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Emergency rescue efforts for endangered killer whale hit snag in Canada

American and Canadian scientists are considering a Hail Mary effort to save an endangered four-year-old killer whale, known as J50, which appears emaciated, lethargic and has lost about 20 per cent of its body weight. J50, left, is seen in U.S.
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 American and Canadian scientists are considering a Hail Mary effort to save an endangered four-year-old killer whale, known as J50, which appears emaciated, lethargic and has lost about 20 per cent of its body weight. J50, left, is seen in U.S. waters off Washington state in a July 21, 2018, handout photo. An endangered killer whale that has prompted an international rescue effort won't receive antibiotics by dart or by fish if it's found in Canadian water today. THE CANADIAN PRESS/HO-NOAA, NOMADS-EXPEDITIONS.COM, Katy Laveck FosterAmerican and Canadian scientists are considering a Hail Mary effort to save an endangered four-year-old killer whale, known as J50, which appears emaciated, lethargic and has lost about 20 per cent of its body weight. J50, left, is seen in U.S. waters off Washington state in a July 21, 2018, handout photo. An endangered killer whale that has prompted an international rescue effort won’t receive antibiotics by dart or by fish if it’s found in Canadian water today. THE CANADIAN PRESS/HO-NOAA, NOMADS-EXPEDITIONS.COM, Katy Laveck Foster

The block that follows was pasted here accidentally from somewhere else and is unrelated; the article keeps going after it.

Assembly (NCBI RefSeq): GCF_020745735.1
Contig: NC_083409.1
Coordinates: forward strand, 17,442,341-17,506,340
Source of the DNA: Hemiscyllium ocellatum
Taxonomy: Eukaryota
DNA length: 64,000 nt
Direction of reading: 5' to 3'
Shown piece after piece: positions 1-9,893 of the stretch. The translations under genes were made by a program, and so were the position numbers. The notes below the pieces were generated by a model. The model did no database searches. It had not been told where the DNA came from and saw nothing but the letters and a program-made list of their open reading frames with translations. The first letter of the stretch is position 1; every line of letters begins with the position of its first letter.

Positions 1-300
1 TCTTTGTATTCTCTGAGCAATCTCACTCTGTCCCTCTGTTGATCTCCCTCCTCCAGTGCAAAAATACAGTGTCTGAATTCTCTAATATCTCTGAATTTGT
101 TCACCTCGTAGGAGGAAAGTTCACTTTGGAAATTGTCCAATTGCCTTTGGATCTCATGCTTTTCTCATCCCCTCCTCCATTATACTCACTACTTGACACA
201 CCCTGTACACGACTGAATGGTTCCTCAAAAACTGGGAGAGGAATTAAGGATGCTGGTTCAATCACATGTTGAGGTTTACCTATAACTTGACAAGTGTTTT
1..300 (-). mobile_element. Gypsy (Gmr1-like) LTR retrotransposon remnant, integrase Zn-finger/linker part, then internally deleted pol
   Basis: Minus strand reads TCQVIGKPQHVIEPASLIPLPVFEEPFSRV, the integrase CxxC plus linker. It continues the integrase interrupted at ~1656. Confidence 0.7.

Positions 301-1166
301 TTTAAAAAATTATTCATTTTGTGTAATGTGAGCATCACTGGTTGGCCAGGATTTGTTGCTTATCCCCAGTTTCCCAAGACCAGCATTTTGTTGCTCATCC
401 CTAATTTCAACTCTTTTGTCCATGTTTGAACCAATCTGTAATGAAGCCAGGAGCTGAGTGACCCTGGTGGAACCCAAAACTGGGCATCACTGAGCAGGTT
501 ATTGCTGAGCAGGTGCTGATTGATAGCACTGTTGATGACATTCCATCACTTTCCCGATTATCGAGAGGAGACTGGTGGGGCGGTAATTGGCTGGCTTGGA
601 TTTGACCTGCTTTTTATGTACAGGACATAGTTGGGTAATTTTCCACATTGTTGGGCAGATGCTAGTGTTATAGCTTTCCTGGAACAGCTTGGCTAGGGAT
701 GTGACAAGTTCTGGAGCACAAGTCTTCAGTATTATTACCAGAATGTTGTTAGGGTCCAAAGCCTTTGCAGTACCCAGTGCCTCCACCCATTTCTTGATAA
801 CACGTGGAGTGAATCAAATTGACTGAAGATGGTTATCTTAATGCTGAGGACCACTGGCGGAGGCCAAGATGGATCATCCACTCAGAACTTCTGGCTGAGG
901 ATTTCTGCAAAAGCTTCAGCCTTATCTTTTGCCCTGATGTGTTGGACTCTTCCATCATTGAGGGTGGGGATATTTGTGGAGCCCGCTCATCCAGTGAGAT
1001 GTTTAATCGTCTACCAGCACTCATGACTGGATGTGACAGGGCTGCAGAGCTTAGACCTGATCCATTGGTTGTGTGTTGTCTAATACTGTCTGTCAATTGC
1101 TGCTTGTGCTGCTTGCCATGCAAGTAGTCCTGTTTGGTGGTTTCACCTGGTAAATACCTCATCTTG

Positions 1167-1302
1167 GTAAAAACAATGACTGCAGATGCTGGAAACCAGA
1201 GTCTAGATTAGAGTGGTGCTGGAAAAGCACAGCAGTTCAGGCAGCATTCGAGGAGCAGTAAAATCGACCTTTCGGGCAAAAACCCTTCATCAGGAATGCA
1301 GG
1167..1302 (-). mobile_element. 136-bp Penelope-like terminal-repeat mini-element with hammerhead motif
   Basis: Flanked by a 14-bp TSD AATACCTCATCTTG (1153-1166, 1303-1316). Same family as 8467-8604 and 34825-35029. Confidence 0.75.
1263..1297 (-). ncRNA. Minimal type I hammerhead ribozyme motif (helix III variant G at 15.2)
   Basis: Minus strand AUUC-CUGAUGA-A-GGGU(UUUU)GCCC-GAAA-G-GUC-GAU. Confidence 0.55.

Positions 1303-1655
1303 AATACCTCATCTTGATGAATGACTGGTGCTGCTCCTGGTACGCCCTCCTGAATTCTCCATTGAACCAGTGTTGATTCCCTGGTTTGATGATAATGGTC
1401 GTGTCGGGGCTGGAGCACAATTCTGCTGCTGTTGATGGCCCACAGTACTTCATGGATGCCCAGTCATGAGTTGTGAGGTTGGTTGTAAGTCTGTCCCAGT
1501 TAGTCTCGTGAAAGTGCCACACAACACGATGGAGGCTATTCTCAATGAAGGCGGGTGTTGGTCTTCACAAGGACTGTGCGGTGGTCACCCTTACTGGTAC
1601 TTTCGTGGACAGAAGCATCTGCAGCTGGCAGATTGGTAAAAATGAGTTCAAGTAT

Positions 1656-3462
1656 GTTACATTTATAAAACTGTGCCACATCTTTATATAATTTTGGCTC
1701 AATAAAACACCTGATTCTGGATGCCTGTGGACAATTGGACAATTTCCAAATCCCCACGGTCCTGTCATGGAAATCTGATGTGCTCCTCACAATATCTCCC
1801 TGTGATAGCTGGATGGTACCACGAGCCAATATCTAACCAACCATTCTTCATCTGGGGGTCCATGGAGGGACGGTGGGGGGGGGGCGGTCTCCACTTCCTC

An endangered killer whale that has prompted an international rescue effort won't receive antibiotics by dart or by fish if it's found in Canadian water.

While veterinarians are prepared to try delivering the experimental life-saving treatments in American waters, Paul Cottrell of Fisheries and Oceans Canada says officials are still wading through the paper work in Canada to make sure any efforts to treat the animal don't affect other members of her pod.

The orca known as J50 appears emaciated and scientists have said she may have only days to live.

She is one of only 75 remaining southern resident killer whales that are found in coastal waters from British Columbia to California.

J50 was last seen Friday in Canadian waters, but researchers haven't spotted her pod since then.

Teri Rowles of the U.S. National Oceanic and Atmospheric Administration says that if they find J50 before she dies they'll assess her health and determine if they will administer antibiotics by pole or by dart, and she may receive further treatment of salmon laced with medication.